If you are seeking a new website, whether you are starting from scratch or have a site already, here are a few questions you will need to consider to get you focused on the kind of design you’re looking for. Any reasonable designer will ask you such key questions at an initial consultation, but the most productive conversations will happen if you come prepared. By considering these questions below, you will be able to get a clearer idea about what you want.
What do you want your website to do? Are you looking to sell products online or entice a new market towards your services? Are you creating a forum for the exchange of ideas or a brochure to showcase what you can do? Knowing the primary purpose of your new website is key. In addition, you need to know your core market and the promotional aspect of a website needs to have focus. As Cameron Madill of Pixelspoke points out, “In today’s marketing world, consumers aren’t interested in simply hearing about how great a company is. They focus on the solutions and experiences a company offers”.
Do you require (re)branding? Some clients have been known to approach a web designer without considering a company logo or their visual identity. Arguably this is the starting point not only for an online presence, but for a public presence at large. Have a think about how you would like to appear to the world, whether it’s creating a whole look for your company or just tidying up that tired looking logo.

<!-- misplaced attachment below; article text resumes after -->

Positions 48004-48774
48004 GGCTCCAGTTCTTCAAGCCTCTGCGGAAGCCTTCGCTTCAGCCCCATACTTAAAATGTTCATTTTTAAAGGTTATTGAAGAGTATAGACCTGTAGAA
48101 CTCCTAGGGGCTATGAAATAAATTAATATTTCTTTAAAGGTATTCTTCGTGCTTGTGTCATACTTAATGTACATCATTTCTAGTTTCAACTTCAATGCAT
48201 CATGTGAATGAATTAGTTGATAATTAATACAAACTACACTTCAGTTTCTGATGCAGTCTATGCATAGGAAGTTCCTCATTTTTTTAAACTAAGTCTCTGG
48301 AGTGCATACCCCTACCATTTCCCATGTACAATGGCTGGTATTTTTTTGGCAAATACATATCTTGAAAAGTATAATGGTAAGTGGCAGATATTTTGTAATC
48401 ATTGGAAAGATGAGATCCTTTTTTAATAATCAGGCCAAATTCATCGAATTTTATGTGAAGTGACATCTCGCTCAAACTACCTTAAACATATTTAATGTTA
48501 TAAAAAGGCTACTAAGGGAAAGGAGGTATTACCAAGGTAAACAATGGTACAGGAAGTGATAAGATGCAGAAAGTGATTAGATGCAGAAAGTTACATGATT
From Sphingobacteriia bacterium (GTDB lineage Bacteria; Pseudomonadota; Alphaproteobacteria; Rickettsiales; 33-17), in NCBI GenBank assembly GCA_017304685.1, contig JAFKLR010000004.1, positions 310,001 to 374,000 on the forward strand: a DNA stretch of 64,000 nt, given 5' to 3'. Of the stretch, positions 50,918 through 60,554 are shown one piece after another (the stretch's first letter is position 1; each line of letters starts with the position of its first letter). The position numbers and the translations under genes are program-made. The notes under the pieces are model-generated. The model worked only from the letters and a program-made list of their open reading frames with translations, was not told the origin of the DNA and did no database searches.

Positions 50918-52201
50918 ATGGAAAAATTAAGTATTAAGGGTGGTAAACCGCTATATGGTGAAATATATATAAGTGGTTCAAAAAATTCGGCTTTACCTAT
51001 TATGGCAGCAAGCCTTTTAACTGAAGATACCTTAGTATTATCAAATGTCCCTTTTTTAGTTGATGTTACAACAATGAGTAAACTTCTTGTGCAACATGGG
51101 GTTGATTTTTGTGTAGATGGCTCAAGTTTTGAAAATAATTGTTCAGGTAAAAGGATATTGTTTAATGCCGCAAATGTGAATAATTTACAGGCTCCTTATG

What are you looking for in design and functionality? It may be helpful to bring a handful of sites you like to your designer, and discuss what you like about them. They should indicate your preferences with regard to looks, function, layout and copy. Also, have a think about your competitors’ websites? What do you like or dislike about them? A competitor’s site is a great place to learn trade secrets and find great ideas.
What are your timescales? ‘I want it yesterday’ is rarely a helpful answer. Is there a product launch or other event that requires a new website to be built in time? Many web designers worth their salt – especially freelancers and smaller firms – will have several weeks of lead time, so be prepared to have realistic expectations about deadlines.
What else? There are other points to consider, such as what you don’t want your designer to do. This can be a great time-saver. It is also worth having a realistic ball-park budget in mind. Also, be ready from the outset to request key features/functions of your website –image galleries, blogging tools, e-letters, visitor accounts, content management, online payments and more. These need to be discussed from the outset, since it could lead to delays if you suddenly think of them halfway through a project!